What Is Delta E? dE Values and Monitors Explained

Delta E, also called ΔE, is a set of standards established by the CIE (International Commission on Illumination) to measure the difference between colors. Despite its importance in color management, many people are unaware of what it is or how it’s calculated. This post aims to fill this gap and explain the basics behind Delta E.

Delta E (ΔE) is a measure of how different two colors are. The lower the value, the less difference there is between the two colors. A Delta E of 1 or less means that there’s practically no difference between them; they can be considered the same color for all intents and purposes (although professionals often use closer to a Delta E of 0.3).

The CIE established the ΔE standard in 1976, defining it as “the Euclidean distance in CIE Lab color space between the Munsell color of the test stimulus and that of the comparison stimulus .” This means that a pair of colors have a lower ΔE value if they’re closer together in color space, and a higher ΔE value if they’re further apart.

The CIE Lab color space is similar to the familiar RGB (Red-Green-Blue) color model used by computer monitors, but it uses different coordinates – lightness (L), red-green (a), and blue-yellow (b). For more information on how this color model is calculated and the differences between it and RGB, you can refer to my previous post here .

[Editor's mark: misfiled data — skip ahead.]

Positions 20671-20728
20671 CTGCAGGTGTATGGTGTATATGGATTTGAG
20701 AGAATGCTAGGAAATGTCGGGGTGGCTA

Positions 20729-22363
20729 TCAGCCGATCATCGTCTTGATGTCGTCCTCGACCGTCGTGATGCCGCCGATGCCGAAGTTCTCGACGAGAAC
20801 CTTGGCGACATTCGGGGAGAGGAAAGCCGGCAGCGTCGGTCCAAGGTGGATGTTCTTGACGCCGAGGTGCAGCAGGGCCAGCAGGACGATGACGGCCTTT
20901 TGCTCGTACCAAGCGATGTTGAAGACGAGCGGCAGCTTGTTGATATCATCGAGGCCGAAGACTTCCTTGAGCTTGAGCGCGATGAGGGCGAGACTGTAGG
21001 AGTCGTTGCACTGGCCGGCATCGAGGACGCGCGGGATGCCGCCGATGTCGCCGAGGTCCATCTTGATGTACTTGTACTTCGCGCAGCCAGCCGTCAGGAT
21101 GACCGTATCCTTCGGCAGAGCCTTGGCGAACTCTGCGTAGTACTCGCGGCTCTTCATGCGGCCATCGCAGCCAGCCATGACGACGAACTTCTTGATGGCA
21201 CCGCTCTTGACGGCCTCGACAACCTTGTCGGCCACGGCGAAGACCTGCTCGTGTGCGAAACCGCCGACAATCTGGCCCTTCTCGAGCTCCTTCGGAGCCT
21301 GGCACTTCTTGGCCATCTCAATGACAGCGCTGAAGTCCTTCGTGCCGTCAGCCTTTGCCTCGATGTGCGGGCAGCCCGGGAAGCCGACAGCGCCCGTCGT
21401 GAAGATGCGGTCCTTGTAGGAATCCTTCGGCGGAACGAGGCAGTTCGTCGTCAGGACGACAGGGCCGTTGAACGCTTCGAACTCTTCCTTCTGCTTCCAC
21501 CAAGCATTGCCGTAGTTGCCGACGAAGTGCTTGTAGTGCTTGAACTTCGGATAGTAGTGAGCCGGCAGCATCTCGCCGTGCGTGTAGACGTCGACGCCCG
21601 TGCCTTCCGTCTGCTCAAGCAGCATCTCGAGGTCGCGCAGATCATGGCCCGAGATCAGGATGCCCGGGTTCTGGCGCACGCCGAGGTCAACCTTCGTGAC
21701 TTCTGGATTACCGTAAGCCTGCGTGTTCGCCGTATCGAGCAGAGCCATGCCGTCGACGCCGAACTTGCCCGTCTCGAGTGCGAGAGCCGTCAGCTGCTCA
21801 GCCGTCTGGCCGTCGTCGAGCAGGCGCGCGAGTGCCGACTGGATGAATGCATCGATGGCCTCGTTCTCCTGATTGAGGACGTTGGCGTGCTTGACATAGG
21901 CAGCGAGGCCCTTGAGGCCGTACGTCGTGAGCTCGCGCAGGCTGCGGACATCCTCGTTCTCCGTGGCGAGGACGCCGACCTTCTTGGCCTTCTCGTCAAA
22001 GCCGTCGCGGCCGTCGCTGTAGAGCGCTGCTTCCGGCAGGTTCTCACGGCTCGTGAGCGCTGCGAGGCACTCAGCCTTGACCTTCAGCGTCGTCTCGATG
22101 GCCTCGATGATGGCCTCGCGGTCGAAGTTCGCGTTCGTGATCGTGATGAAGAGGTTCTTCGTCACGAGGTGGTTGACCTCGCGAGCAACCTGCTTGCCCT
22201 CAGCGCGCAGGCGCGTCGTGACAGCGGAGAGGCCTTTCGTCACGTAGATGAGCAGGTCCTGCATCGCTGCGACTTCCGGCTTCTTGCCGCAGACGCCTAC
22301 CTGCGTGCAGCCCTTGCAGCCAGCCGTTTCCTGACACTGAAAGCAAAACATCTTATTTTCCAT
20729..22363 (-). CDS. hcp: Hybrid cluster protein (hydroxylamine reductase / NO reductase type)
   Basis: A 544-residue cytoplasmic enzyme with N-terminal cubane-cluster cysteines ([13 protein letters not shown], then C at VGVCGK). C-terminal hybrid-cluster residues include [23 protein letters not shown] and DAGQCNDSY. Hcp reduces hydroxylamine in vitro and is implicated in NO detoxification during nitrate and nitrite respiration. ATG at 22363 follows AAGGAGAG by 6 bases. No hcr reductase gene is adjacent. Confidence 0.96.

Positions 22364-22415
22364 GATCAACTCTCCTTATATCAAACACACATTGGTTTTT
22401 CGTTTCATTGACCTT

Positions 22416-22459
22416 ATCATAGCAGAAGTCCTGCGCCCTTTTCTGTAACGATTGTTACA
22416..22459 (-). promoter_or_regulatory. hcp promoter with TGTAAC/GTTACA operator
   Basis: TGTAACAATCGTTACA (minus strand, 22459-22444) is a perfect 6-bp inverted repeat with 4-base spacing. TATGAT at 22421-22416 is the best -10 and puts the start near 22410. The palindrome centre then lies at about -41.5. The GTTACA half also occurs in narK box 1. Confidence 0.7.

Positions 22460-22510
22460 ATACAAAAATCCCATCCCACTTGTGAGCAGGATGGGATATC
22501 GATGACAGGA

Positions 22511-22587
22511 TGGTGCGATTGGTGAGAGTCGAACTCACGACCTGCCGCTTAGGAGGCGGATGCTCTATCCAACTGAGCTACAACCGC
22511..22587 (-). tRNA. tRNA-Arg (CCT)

Delta E for Monitor Displays

What does all of that mean in practice? For our purposes, ΔE measures how similar two colors on a monitor display look when placed side-by-side. A higher Delta E means that the two colors will appear more dissimilar.

Delta E is often used when buying a new monitor. Manufacturers advertise ΔE figures for their displays, and these help you choose a screen with accurate color reproduction. For example, NEC’s multisync PA241W has a Delta E of 1.6 at its full native resolution of 1920×1200 pixels.

Many photographers use their monitors at 100% brightness and color temperature, which can lead to inaccuracies when viewing images that are supposed to be neutral in color. The precise value you should aim for depends on your personal preferences (and also the ambient lighting conditions), but sensible starting points would be Delta E no greater than 3 or 5 for reflective, and 5 or 7 for non-reflective work.